Image: {{PD-US-expired}}

As a conflict in a large church I attended escalated, I contacted an elder to inquire about the situation.  Rather pointedly, I asked about the senior pastor in the center of the fracas.

"Is there sexual sin?"

"No," he replied.

"Is there financial misconduct?"

"No."

"Is he preaching heresy?"

"No."

"So what's the problem?"

"It's complicated."

"My wife's 30-year medical history is complicated," I responded.  "This doesn't sound that complicated."

Surprised by my remarks, he stammered, "There's a history you just don't know."

"The church is less than 25 years old, and I've been here for fifteen of those years.  Bring me up to speed and share why you're doing this."

Refusing, he restated that "it's complicated and you don't understand the history."

Eventually, I learned all the "history," and discovered that, as suspected, it was not complicated.  Turns out the culprits were things plaguing human beings for eons: jealously, greed, self-righteousness, and hatred — even in a church.  Even still, the conflict could have been worked out over a cup of coffee.  Instead, it festered due to personalities and pursuit of (and abuse of) power.

Elites often tell those outside their bubble that "it's complicated" or "you don't understand the history."  Elites seem to believe that others are not important enough to be "in the know" or smart enough to grasp the concepts.  Keeping people in the dark facilitates the accrual and abuse of power.  Verbal skills, inside information, and position can foster intimidation — and even bullying.

Whether in a church or in the halls of government, human behavior is the same. 

Clearly knowing human beings' propensity to deceive and control, America's Founders established a complex form of government that provided checks and balances on the three branches.  They even established a provision to protect free speech so that a "fourth estate" (the media) could monitor the government. 

Ironically, America's government construct has roots in Protestant church government structure.

What happens when the systems become so corrupted that few, if any, perform their duties as intended?  Society suffers when friendly media fail to investigate lies by someone with an agenda they support.  Trust erodes when politicians with scandalous behavior get a pass because of their ideology.  Justice decays when law enforcement officers deceive a nation.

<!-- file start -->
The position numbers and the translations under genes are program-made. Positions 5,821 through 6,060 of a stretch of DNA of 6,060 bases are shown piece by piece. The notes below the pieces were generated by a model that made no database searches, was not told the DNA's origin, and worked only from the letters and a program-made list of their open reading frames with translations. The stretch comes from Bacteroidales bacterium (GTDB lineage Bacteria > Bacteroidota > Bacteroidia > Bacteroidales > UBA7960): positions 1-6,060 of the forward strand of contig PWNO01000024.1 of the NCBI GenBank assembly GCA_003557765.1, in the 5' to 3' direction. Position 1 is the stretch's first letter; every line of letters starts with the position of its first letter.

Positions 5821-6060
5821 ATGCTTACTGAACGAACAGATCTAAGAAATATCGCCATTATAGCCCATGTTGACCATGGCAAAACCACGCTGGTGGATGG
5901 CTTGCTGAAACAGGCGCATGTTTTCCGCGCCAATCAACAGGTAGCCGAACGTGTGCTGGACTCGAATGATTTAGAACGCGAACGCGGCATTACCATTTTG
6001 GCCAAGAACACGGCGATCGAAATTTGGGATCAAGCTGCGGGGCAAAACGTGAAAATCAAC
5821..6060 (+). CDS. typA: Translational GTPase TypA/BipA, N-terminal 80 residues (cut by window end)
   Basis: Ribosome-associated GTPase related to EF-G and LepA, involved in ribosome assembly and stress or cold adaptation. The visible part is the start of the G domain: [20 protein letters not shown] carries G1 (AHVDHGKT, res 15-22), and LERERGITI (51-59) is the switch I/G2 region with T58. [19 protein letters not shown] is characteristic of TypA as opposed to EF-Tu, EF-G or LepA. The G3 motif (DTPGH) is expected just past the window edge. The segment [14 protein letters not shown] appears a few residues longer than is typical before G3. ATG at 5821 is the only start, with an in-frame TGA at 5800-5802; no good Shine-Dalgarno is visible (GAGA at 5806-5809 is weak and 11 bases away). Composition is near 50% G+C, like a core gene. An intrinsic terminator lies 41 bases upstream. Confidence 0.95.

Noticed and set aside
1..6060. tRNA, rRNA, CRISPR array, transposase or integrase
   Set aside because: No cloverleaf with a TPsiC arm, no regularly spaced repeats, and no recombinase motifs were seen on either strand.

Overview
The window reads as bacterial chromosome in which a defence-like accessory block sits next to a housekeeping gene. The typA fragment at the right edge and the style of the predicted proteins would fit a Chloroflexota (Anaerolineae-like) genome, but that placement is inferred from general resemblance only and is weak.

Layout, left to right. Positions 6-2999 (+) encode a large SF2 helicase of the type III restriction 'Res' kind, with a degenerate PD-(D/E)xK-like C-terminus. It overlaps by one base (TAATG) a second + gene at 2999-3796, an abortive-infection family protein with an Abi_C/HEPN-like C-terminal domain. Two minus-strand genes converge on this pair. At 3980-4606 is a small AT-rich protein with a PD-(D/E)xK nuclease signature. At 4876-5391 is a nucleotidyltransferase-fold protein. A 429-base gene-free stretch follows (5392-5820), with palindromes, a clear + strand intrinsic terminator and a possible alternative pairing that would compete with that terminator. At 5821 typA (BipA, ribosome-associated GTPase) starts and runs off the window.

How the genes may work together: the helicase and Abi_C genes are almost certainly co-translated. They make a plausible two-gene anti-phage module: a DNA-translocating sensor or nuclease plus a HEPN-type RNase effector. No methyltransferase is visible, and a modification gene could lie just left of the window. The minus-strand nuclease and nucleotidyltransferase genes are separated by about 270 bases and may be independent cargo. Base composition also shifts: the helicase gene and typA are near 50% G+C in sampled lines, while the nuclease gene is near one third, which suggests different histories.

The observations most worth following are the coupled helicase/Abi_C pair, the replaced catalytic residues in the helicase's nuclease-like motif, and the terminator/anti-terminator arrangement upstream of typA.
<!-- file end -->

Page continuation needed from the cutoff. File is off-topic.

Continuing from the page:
Yet, when inquiries are made by concerned citizens, the same words spoken by that church elder seem to issue from elitist politicians, media, and academics.  "It's complicated — you don't understand the history."

Contrary to what the "elites" may think, the populace is paying attention.  Quarantining the country can have that effect.  Americans witness the petulance and hypocrisy.  When the speaker of the House preplans tearing up a state of the union speech for a political stunt, a nation notices.  Eyebrows are raised when a nation watches a congressional committee spew rehearsed disrespectful attack lines at an attorney general.  When a faux impeachment consumes a country's resources while an adversary releases a contagion, people recognize government forsaking responsibilities and pursuing personal agendas. 

Sadly, that church split — and the founding pastor was fired after years of faithful service.  They even sent two deacons to stand guard as he packed his office.  A hallmark of elites is humiliation and abuse of power.  There were no moral issues or heresy.  Personalities and pursuit of power ripped an exceptionally beautiful church asunder.

America is watching politicians foolishly allowing cities to burn, histories desecrated, and loss of property and life.  An exceptionally beautiful country is being rent asunder over personalities and lust for power.

Even church splits, however, can become teachable moments for a nation.  It appears that an increasing number of Americans do not consider this "complicated," and they do indeed know the history — and learn from that history.  The responsible citizens of this country do not destroy, they build.  Yet when what they build is destroyed, the American people become angry.  They also see that these "elites" have glass jaws and simply cannot take a punch.

A storm is coming to this country, but the media and the "elites" push ahead in their bloodlust while ignoring the warning signs.

Perhaps they do not understand the history — or maybe it is just too complicated for them. 

Peter Rosenberger hosts the nationally syndicated radio program Hope for the Caregiver.  For more than 34 years, he's cared for his wife Gracie, who lives with severe disabilities. www.hopforthecaregiver.com

Image: {{PD-US-expired}}